Board Smarts: Governance 101
Looking to teach new volunteers the governance ropes? Take advantage of your LMS for orientation.
For a board to be effective, new members need adequate training and onboarding that ground them in the association’s mission, strategic plan, financials, and performance objectives. But there are many ways to provide orientation to your volunteer leaders—and some work better than others.
Until recently, Rick Grimm, CEO of NIGP, the Institute for Public Procurement, oriented new board members and committee chairs remotely, using a PowerPoint deck and phone conversations held throughout the year. The method was effective but time-consuming and needed to be reconfigured and automated, says Laura Shelters, director of content research and development at NIGP.
“I said, ‘Hey, we have this learning management platform that our members already use to take trainings. We can absolutely use this same system to train and onboard our volunteers,’” she says. “We were able to tap into preexisting resources and work with our talent council to create a training that was everything a new volunteer needed to know and understand.”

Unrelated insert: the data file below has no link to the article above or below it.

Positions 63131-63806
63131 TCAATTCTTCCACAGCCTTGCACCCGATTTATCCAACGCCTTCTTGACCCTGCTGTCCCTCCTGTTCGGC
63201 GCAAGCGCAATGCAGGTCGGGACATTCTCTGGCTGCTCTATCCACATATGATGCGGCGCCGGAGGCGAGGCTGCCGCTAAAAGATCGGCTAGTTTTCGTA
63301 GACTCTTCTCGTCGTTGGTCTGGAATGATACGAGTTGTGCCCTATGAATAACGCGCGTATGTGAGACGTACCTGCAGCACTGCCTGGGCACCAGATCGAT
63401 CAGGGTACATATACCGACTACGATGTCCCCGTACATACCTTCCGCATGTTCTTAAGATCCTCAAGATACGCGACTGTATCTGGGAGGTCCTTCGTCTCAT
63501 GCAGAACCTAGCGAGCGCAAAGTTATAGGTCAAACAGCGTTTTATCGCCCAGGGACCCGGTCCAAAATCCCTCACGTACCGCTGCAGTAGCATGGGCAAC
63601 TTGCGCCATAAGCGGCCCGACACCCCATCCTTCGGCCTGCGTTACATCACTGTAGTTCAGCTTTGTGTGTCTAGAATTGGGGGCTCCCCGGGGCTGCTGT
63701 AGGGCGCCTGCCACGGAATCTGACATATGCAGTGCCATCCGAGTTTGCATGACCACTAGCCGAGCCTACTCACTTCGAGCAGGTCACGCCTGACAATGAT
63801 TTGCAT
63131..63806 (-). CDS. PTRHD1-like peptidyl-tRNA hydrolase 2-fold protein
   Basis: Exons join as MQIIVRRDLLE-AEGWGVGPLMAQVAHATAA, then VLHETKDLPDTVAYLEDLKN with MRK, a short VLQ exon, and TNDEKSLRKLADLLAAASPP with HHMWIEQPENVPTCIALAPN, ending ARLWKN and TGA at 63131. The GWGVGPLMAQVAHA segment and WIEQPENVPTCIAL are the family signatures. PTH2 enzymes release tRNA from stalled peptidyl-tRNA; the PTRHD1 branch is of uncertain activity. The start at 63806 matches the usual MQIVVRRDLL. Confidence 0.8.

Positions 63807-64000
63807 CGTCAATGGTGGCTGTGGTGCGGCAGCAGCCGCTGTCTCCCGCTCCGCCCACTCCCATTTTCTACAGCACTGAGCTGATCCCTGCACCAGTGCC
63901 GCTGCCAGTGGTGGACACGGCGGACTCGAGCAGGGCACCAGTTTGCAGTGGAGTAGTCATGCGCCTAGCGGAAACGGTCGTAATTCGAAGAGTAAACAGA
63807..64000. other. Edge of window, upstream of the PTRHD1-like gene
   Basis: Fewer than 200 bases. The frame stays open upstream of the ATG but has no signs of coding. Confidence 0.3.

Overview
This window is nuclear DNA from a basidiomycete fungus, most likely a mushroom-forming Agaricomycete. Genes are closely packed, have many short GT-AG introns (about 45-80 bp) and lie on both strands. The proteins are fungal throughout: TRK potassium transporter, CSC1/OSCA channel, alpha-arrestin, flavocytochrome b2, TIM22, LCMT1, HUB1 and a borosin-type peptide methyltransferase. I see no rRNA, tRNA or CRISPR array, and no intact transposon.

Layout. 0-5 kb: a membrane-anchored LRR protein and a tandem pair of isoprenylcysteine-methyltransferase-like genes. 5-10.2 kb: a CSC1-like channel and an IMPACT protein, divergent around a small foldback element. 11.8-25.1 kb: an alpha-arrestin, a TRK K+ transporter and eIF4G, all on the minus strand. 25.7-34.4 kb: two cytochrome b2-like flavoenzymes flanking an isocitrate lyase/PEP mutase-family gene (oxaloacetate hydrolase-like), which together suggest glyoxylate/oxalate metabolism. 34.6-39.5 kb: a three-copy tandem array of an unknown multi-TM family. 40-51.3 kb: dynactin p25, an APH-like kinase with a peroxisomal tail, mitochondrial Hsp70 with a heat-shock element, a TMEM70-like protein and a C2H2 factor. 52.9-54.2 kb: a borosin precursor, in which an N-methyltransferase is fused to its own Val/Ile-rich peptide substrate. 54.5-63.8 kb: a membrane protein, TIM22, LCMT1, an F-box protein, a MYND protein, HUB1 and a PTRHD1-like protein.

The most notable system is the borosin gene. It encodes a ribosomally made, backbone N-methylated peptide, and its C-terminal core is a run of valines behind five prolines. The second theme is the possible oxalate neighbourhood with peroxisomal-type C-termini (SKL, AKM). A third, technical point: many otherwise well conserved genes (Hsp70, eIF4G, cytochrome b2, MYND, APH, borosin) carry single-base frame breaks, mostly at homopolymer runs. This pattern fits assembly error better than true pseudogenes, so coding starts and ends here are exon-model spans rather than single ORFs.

The new “governance 101” course, which every new board member is required to take, is administered by a governance manager. The training includes recorded video and audio instruction, some of which is led by Grimm, as well as knowledge-check components to reinforce learning that takes place over three days.
“Things have come so far in online education. The tools we now have access to can create really engaging content,” Shelters says. “We were able to design a course that’s very useful.”
To maximize the effectiveness of the course, Shelters engaged her team of in-house instructional designers to create the program. Associations without an internal team could outsource the design work, she notes.
Having an onboarding curriculum that’s integrated into its LMS saves NIGP significant time and resources.
“A year ago, this was an extremely manual process for us, with a lot of chasing people down and keeping updated lists,” Shelters says. “Now it’s an automated process. The LMS has built-in reporting features and tracks volunteer progress as they go.”
Based on the early success of the onboarding course, NIGP is creating a second, more advanced course for volunteer leaders, which will roll out this summer.
“While the first course was much more about leadership need-to-knows, this next course is focused on leadership in practice,” Shelters says. “We are building in a lot of practice-based activities, critical-thinking exercises, and scenarios that a volunteer might actually encounter in the role.”